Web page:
Percy Jackson: Sea Of Monsters review

Although hampered by Harry Potter similarities, Percy Jackson: Sea Of Monsters is a brisk, entertaining fantasy sequel, Caroline writes...

Some sequels arrive in cinemas with so much buzz and chatter attached to them that it’s hard not to be disappointed with the eventual experience, but there are others that arrive without the slightest bit of fanfare or, well, interest. Percy Jackson: Sea Of Monsters seems to belong to the latter camp, and benefits from the complete lack of preconception or expectation from anyone other than hardcore fans of the book series on which the film series is based. It’s the first sequel to 2010’s Percy Jackson & The Lightning Thief, but have the intervening years fostered something a bit more interesting?

Yes and no, as whatever the movie gains from the distance between it and the Harry Potter movies, the abundant parallels take away again. A boy hero and his co-ed companions (the guy comic relief, the girl a smarty-pants) go after a magical object – the Golden Fleece – which is their only hope for the survival of their communal home. It’s hard not to see Harry, Ron and Hermione doing the same thing to much more entertaining and dramatic effect, but that doesn’t necessarily mean that Percy doesn’t have enough of its own merit to stand alone.

The plot, as outlined above, is pleasingly simple. Percy (Logan Lerman) and his friends Annabeth (Alexandra Daddario) and Grover (Brandon T Jackson) take it upon themselves to go out and find magical healing object, the Golden Fleece, from the deadly sea of monsters, despite the mission being given to rival Clarisse. You see, Percy has just been told by mentor Chiron (Anthony Head, replacing Pierce Brosnan) that he is destined to grapple for the fleece with established villain Luke (Jake Abel), who causes the original problem when he breaks into Camp Half-blood and poisons their prized tree (grown from Annebeth, Grover and Luke’s old friend, Thalia).

The sequel has shed almost all of its big names and boasts just three notable adult characters, played by Anthony Head, Stanley Tucci and Nathan Fillion. All of them have only a couple of scenes to play with, and the rest of the film rests on the young stars’ shoulders. This makes the confident and easily-heroic performance of Lerman even more impressive, and I can’t help but think that the three-year break between movies is the best thing that could have happened. Despite the downsides, the time has allowed Lerman to bypass those awkward years as well as star in credible indie Perks Of Being A Wallflower. He’s better than the material, and this doesn’t hurt the film.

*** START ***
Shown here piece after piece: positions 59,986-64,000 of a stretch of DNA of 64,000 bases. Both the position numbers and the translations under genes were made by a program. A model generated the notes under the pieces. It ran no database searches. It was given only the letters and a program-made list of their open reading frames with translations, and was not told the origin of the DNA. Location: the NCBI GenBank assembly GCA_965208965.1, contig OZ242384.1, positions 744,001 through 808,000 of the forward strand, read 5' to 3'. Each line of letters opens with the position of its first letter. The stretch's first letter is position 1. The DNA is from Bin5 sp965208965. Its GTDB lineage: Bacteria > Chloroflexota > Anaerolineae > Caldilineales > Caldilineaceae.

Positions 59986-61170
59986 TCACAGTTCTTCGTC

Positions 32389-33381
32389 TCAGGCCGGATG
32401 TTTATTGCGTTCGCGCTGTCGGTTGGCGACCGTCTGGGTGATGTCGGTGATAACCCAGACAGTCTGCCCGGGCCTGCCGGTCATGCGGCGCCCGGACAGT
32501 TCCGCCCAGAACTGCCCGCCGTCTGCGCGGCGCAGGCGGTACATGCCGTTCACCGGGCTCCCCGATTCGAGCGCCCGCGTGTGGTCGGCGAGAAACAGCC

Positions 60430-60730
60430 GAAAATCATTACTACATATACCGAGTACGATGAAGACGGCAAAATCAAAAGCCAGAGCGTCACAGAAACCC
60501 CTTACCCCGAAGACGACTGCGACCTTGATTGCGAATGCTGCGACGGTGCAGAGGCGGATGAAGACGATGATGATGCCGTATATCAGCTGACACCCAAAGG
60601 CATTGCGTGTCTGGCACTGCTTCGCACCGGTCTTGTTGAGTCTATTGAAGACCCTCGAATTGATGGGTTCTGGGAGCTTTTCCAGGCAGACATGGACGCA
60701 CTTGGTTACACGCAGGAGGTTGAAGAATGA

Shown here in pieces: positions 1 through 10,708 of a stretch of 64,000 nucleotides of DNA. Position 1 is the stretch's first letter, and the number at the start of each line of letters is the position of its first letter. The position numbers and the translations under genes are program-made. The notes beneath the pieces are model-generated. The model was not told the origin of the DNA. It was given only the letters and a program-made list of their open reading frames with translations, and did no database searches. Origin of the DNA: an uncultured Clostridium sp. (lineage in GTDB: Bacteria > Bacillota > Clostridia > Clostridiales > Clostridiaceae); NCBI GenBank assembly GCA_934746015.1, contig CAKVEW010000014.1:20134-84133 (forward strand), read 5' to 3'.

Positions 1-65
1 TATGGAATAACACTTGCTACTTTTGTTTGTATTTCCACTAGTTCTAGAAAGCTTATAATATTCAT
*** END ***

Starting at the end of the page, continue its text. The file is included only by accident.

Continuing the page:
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The problem with Sea Of Monsters, then, is the lack of anything new to say about either Percy or the world he lives in. It’s a potential fascinating and problematic scenario, with our hero effectively a modern-day bastard child abandoned by his dad, Poseidon, and shunned by the outside world. Maybe the psychological problems of this are explored in later books? He even gets a half-brother this time, but spends his time denying their relation due to Tyson’s unsightly single eye. Tyson is treated quite badly by our heroes and, even though he eventually proves his worth and saves the day a couple of times, it feels like an outdated plot point that isn’t entirely necessary.

But repetition is never as much of an annoyance for younger viewers and, despite the increased age of Percy and his friends, this is still a film aimed squarely at under-12s. It hurtles along at an admirable pace, with the next dazzling action sequence never too far away and the 106-minute running time never drags. The film, just by being itself, is quite nostalgic for fans of these action-adventure children’s movies that seem to have died out in favour of gritty young adult apocalypse movies like The Hunger Games and the upcoming Ender’s Game, and vast improvements have been made since the series’ first outing.

It won’t necessarily inspire a resurgence in the children’s adventure fantasy sub-genre (or even another instalment), but it’s a well-put together stab at a sequel to a film that had the odds stacked against it in Potter’s heyday. There’s great action, laughs that seemed to land well with the target audience in my screening, and a leading man we should be watching very closely.

Percy Jackson: Sea Of Monsters is out on the 7th August in the UK.

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3 out of 5